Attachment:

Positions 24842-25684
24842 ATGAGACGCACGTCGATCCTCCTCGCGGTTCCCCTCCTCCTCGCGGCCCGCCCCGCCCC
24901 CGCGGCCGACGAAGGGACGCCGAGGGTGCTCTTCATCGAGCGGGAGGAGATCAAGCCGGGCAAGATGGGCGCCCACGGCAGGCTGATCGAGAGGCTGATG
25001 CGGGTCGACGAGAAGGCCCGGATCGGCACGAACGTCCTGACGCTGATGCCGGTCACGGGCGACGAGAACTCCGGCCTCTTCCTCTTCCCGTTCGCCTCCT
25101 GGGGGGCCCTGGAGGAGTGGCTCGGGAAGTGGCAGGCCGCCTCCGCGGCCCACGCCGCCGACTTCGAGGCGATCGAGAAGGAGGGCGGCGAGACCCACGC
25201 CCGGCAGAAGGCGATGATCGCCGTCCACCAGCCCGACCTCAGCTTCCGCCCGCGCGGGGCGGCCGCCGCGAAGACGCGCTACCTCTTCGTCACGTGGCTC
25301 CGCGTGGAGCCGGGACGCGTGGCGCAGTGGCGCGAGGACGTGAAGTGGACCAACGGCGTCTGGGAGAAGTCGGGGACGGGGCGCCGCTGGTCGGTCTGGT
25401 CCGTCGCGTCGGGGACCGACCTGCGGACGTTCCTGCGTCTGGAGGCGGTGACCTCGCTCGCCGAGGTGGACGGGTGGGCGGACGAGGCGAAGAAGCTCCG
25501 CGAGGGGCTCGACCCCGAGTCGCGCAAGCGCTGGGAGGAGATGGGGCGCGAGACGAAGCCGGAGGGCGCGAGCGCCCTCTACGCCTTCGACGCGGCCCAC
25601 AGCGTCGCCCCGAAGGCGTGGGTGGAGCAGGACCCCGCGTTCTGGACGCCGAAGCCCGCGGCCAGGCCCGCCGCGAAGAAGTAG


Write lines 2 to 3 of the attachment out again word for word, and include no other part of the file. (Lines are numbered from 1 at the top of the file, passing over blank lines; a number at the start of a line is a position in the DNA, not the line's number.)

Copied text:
24842 ATGAGACGCACGTCGATCCTCCTCGCGGTTCCCCTCCTCCTCGCGGCCCGCCCCGCCCC
24901 CGCGGCCGACGAAGGGACGCCGAGGGTGCTCTTCATCGAGCGGGAGGAGATCAAGCCGGGCAAGATGGGCGCCCACGGCAGGCTGATCGAGAGGCTGATG